Welcome to The National Hunt Diary 2019/20 Part One by Chris Price…
The first big clash of the new national hunt campaign took place at Ascot last weekend, where the two highest rated chasers, Cyrname and Altior, locked horns. This was Altior’s first try over any trip over 2m 2f, but judged on his previous exploits over the minimum distance, it was well worth a shot.
As expected, Cyrname set off at a decent clip, with Altior tracking two lengths behind. As they turned for home the champion chaser could not pick up as Nico De Boinville had hoped, and would lose his unbeaten record over the larger obstacles. After the race, Nicky Henderson ceded that the best horse on the day had won, while his charge may just have been found out on soft ground first time out.
The King George on Boxing Day will be Cyrname’s next point of call, with Harry Cobden now facing a tough choice as Paul Nicholls can also rely upon last year’s winner, Clan Des Obeaux, who ran a fine race in defeat at Down Royal at the start of November. If Cyrname turns up at Kempton in the same form, he will surely take all the beating.
Another to throw their hat in the ring for December 26th is Lostintranslation, who stayed on well to land the Betfair Chase from Haydock specialist, Bristol De Mai. It was another step in the right direction from the Colin Tizzard trained runner, after impressing with a slick effort at Carlisle just three weeks earlier. Stamina appears his forte, and if his jumping was to continue to be foot perfect, he must seriously enter the Gold cup picture come March.
Cheltenham’s November meeting is for many, the start of the National Hunt Season proper, and once again fans flocked to Prestbury Park for what would have been three days of top class action, but with the Friday sadly abandoned due to almost biblical rain, it was reduced by a third.
Happy Diva won the feature contest, the BetVictor Gold Cup, and made amends for being brought down when travelling strongly four out in the race last year. The Kerry Lee trained mare held off Brelen D’As in a pulsating finish up the hill, whilst the favourite Slate House suffered a fall two out when bang in contention. Raised 6lb for the spill, it seems logical to go back down the novice chasing route for the rest of the campaign, having only registered his first win over fences at the October meet.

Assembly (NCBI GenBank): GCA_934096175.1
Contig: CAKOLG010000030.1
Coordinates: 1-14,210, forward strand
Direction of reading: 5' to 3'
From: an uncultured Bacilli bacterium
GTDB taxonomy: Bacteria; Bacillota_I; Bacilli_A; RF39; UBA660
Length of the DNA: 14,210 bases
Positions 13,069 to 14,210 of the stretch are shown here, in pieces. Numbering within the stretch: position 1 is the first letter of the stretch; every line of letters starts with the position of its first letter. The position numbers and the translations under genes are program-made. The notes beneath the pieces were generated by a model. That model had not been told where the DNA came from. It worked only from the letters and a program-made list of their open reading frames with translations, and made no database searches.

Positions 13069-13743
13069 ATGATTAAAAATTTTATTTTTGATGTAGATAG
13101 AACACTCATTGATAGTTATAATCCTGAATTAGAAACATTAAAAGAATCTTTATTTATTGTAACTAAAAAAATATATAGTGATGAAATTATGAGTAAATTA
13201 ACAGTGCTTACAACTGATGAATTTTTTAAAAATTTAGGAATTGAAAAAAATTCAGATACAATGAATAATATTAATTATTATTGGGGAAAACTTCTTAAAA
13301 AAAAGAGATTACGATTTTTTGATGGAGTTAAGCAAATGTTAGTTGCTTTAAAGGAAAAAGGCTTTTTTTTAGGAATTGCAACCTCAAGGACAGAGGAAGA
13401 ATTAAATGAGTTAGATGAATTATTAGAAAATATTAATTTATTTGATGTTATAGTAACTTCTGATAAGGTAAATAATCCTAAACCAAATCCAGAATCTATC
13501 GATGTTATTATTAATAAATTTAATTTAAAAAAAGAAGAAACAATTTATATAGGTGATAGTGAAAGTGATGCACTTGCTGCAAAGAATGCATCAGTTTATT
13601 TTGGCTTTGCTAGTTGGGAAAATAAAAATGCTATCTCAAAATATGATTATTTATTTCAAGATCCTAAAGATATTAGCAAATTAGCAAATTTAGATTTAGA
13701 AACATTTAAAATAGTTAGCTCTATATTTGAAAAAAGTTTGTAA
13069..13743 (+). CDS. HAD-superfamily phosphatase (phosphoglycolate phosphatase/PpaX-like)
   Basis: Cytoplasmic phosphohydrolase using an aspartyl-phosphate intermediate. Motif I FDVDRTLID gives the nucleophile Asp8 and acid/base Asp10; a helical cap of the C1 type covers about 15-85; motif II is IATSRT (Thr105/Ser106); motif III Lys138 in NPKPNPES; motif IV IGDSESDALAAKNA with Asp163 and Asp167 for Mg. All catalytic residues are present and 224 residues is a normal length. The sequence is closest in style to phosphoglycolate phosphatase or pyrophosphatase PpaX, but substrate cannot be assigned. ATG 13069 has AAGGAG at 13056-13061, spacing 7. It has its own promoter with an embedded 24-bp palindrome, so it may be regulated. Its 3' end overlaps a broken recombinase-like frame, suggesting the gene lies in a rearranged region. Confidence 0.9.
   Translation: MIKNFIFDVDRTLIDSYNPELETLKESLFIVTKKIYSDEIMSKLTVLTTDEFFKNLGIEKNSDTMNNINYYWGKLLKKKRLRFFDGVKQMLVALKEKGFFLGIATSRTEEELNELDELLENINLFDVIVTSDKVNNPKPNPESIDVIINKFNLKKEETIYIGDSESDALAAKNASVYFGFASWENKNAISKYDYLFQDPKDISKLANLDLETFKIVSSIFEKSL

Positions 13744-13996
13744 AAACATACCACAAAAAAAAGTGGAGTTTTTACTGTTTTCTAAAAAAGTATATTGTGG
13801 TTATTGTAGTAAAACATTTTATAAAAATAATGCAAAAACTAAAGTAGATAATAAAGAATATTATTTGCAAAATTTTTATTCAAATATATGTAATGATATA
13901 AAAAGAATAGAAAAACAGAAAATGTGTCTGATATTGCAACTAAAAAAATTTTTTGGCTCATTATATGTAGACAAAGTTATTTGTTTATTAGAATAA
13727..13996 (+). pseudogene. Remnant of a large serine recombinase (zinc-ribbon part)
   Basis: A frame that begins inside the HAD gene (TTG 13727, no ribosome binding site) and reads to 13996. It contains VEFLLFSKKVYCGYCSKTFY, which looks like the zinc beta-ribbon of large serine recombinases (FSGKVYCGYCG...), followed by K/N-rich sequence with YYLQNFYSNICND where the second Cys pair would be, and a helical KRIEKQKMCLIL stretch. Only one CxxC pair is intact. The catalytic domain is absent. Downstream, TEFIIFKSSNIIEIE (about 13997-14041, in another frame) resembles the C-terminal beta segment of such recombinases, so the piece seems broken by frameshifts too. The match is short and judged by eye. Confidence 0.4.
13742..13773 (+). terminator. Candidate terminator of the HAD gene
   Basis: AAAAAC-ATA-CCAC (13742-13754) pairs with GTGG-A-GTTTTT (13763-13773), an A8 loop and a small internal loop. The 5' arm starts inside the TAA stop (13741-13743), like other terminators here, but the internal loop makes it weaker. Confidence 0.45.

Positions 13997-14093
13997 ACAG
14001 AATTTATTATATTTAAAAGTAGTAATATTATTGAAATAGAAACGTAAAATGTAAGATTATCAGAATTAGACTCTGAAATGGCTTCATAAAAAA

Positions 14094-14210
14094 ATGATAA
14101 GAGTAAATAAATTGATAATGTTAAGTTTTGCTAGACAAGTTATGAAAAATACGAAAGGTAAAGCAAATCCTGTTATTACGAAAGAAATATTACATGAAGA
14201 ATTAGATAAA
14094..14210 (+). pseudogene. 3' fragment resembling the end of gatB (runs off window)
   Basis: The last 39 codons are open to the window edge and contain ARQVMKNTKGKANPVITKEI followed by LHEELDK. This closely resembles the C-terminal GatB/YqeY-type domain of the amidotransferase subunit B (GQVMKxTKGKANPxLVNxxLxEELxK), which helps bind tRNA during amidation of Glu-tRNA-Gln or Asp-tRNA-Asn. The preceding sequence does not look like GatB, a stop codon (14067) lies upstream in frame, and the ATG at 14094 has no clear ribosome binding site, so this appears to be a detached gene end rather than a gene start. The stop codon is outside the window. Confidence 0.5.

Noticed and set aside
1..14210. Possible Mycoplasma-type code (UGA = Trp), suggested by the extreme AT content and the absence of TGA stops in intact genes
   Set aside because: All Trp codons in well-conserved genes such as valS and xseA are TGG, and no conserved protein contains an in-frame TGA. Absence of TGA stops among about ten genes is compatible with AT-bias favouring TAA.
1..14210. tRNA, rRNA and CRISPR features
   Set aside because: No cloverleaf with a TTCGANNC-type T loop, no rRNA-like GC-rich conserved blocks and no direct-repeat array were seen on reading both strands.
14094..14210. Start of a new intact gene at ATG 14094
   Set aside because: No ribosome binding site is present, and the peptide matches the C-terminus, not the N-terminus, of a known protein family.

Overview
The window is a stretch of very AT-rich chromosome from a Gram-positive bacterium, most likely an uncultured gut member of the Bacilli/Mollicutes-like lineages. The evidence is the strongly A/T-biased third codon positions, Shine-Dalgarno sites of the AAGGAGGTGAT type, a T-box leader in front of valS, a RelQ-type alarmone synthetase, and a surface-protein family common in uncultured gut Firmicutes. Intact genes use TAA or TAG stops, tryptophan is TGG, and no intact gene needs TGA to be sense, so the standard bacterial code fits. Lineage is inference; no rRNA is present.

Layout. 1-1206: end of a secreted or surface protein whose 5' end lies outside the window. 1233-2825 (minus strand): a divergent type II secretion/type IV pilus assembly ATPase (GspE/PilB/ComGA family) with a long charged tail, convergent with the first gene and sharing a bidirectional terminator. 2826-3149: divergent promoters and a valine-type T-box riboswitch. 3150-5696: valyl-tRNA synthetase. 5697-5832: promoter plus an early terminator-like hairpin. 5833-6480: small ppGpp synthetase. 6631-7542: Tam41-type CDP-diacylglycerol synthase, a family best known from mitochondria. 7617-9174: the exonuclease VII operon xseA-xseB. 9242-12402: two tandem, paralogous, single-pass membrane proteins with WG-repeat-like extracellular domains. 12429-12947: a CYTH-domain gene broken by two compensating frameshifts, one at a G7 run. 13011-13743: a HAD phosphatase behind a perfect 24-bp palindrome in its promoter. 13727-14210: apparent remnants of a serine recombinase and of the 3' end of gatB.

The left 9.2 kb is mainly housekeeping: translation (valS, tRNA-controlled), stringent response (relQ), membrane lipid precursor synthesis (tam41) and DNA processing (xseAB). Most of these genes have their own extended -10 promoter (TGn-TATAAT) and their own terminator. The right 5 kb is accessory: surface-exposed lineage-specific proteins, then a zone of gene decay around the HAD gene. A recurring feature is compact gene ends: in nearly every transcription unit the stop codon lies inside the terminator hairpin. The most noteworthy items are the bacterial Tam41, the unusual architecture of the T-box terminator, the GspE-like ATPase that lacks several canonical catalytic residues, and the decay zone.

Cheltenham bumper third, Thyme Hill, made it two from two over hurdles when winning the Ballymore novices hurdle from the useful yardstick and previous course winner, Champagne Well. It’s still early days in the novice division, but he does appear to be near the very top of the home challenge. Races like the Challow at Christmas have been touted on route to the festival.
Regular Cheltenham performer Wholestone got his head in front in the Mallard Novices Chase over 3 miles, going one better than he did at the previous meeting. It’s hard to imagine he’ll improve much over fences compared to some, but his record gives him an each-way chance in March should he go down the staying chase route.
Al Dancer and Getaway Trump tackled one another for the second time this season in the Arkle Trial, and whilst Al Dancer once more came out better in that contest, he was beaten by Irish mare, Put The Kettle On. It was a pleasing effort, but it’s difficult to see
her being at the very top of the Irish tree, especially when both Laurina and Fakir D’oudaries appear to have stronger form in the book, the latter especially appears to have taken to fences extremely well, and must hold a big chance in the Arkle.
If you are after a British trained runner to stick in your notebook, Angel’s Breathe did nothing wrong in a competitive novice chase contest at Ascot last weekend, pushed out
to beat First Flow and Birchdale, who are certainly no cannon fodder.
In the big race of the final day Defi Du Seuil finished strongest to see off the charge of Politologue in the Schloer Chase. A strongly run 2 miles seems ideal, though could step back up to intermediate trips in the spring.
A showdown with Un De Sceaux at Sandown awaits in the Tingle Creek, where Barry Geraghty once more will look to deliver late on. Simply Ned ran on to take third from Saint Calvados, and you wouldn’t rule out another strong effort over at Leopardstown after Christmas from the popular 12 year old.
Elsewhere there was another trip to the Cheltenham winners enclosure for Paisley Park owner, Andy Gemmell, with Hang in There successful in the Supreme Novices Hurdle Trial. It’s possibly stronger form than can be the case in some of these trials, with both Pacify and Ecco already showing themselves to be above average well beaten.
Words by Chris Price
Pictures – File